Underwater ‘Subnautica’ breathes new life into stale genre
By MICHAEL S. DARNELL | STARS AND STRIPES Published: January 23, 2018
The aquatic-themed “Subnautica” opens like so many other survival games – with a sudden introduction into a hostile world and few clues on how to proceed.
This basic premise might sound familiar. After all, the market is flooded with dozens – if not hundreds – of games that have tried to ride on the coattails of genre success stories like “Minecraft” and “Don’t Starve.”
Most of them are horrible games and more than a few are outright scams, lazy asset flips designed to part the gullible and hopeful from their hard-earned cash. This unfortunate dilution of the rock-solid survival premise has caused genre fatigue among many players.
But even if you can’t stomach the thought of having to juggle yet another series of food, water and health meters, “Subnautica” deserves your immediate and undivided attention. It’s not only a breath of fresh air in a stale genre, but it’s an absolutely stunning game that withstands any preconceived notions of what a survival game should be.
“Subnautica” opens with the player character being launched from the exploding spaceship “Aurora” into the alien oceans of an unknown planet. The broken-down lifepod you land in becomes the first tiny foothold in a world that is indifferent to your presence and hostile at the same time.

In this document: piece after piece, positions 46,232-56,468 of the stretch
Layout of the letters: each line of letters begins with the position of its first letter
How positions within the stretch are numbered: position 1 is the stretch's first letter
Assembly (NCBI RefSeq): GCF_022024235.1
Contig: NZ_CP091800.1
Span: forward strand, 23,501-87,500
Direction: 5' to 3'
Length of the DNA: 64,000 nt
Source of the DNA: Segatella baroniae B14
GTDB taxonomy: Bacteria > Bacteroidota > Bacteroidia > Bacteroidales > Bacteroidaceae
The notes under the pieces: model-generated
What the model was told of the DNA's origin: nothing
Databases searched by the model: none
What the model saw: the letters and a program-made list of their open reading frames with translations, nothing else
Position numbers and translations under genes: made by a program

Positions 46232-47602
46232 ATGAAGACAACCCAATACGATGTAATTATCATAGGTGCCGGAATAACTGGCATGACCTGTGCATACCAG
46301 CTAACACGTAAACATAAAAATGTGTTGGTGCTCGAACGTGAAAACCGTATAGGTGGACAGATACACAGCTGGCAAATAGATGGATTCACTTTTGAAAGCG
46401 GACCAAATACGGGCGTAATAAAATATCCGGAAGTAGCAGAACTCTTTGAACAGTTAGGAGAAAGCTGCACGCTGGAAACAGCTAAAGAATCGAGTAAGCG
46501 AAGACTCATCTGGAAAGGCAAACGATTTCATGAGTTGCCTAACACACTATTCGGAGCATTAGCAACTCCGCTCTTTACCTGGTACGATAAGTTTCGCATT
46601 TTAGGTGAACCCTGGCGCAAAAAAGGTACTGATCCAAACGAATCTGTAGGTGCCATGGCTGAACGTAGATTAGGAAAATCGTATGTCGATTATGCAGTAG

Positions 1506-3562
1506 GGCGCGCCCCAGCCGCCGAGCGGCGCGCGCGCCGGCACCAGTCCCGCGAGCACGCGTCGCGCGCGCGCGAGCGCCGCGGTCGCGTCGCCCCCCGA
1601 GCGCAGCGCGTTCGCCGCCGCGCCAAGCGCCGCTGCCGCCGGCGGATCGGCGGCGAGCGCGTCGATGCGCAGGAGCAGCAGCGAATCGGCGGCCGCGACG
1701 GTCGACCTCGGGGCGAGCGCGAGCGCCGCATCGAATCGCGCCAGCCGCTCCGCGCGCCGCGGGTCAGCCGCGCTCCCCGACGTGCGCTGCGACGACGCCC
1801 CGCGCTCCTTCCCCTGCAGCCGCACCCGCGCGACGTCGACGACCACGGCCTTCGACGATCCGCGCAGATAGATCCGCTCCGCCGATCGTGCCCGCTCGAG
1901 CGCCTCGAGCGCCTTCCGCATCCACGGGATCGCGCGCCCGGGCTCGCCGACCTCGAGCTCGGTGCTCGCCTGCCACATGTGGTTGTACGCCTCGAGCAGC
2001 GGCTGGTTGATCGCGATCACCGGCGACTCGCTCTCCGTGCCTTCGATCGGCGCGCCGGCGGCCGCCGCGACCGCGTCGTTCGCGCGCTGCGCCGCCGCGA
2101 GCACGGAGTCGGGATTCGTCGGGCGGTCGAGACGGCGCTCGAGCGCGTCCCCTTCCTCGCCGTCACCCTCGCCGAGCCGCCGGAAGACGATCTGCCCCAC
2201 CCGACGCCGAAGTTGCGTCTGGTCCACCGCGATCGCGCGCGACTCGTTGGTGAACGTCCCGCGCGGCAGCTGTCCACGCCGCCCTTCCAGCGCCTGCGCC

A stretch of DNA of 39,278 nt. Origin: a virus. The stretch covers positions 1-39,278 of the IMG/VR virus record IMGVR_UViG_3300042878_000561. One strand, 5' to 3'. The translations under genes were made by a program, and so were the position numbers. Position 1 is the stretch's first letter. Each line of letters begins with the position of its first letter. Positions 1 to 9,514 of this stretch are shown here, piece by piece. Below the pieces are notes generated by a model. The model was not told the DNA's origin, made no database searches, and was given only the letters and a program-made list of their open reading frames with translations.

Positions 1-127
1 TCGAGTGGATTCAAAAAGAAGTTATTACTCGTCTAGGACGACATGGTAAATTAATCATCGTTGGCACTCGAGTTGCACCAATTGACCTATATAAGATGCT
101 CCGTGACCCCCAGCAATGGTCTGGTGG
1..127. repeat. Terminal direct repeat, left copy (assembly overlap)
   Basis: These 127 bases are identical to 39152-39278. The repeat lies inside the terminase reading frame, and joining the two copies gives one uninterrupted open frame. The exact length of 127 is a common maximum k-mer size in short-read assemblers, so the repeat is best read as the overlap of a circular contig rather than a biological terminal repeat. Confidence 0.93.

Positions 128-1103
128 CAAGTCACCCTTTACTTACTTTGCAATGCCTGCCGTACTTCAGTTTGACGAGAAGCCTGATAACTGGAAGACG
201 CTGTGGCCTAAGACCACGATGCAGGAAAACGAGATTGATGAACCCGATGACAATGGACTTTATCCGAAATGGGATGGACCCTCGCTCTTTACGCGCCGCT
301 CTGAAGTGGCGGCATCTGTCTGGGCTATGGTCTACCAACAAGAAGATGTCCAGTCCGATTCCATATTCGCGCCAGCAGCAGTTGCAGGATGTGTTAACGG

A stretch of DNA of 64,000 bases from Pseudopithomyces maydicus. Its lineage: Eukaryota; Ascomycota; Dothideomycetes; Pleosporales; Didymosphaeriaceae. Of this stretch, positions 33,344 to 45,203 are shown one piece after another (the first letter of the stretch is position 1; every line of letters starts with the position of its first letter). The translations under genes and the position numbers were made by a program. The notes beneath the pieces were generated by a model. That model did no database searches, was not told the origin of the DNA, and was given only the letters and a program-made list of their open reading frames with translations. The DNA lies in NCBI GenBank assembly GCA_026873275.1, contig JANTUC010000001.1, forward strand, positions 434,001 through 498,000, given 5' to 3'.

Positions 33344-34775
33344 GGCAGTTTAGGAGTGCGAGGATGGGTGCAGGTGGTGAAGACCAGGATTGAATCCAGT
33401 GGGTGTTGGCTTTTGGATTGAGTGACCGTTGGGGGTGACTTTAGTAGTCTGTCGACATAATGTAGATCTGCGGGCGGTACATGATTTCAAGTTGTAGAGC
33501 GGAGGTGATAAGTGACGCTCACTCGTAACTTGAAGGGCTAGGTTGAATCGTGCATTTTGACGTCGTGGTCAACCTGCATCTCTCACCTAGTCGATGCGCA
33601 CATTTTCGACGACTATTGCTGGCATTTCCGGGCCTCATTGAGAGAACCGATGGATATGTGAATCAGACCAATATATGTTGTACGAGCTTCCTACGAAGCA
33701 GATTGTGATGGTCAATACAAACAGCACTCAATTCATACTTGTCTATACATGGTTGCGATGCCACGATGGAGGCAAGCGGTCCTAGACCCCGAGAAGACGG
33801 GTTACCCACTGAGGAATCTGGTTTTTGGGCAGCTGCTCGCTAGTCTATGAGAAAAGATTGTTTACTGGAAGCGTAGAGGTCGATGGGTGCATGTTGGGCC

Choice of game mode will shape how you play. Freedom mode forces players to manage their health and oxygen. Survival mode adds food and water (this is the mode I played most for this review). Hardcore gives you only one chance at life. And creative is the worry-free sandbox mode.
In all but the final mode, you’ll quickly have to figure out – with a few hints from a PDA that serves as an inventory manager, notebook and tutorial – how to survive. That’s easier said than done.
As the world is almost entirely oceanic, you’ll have to dive below the surface to find sources of fresh water, food, materials with which to build more permanent structures and other survival tools.
One of the best aspects of the game is that developers Unknown Worlds Entertainment didn’t feel the need to have floating bits of information above every critter, telling you what’s safe and what will try to eat your face. You’ll have to figure it out as you go. During my first run through of the game, it took me a scary amount of time to figure out how not to dehydrate.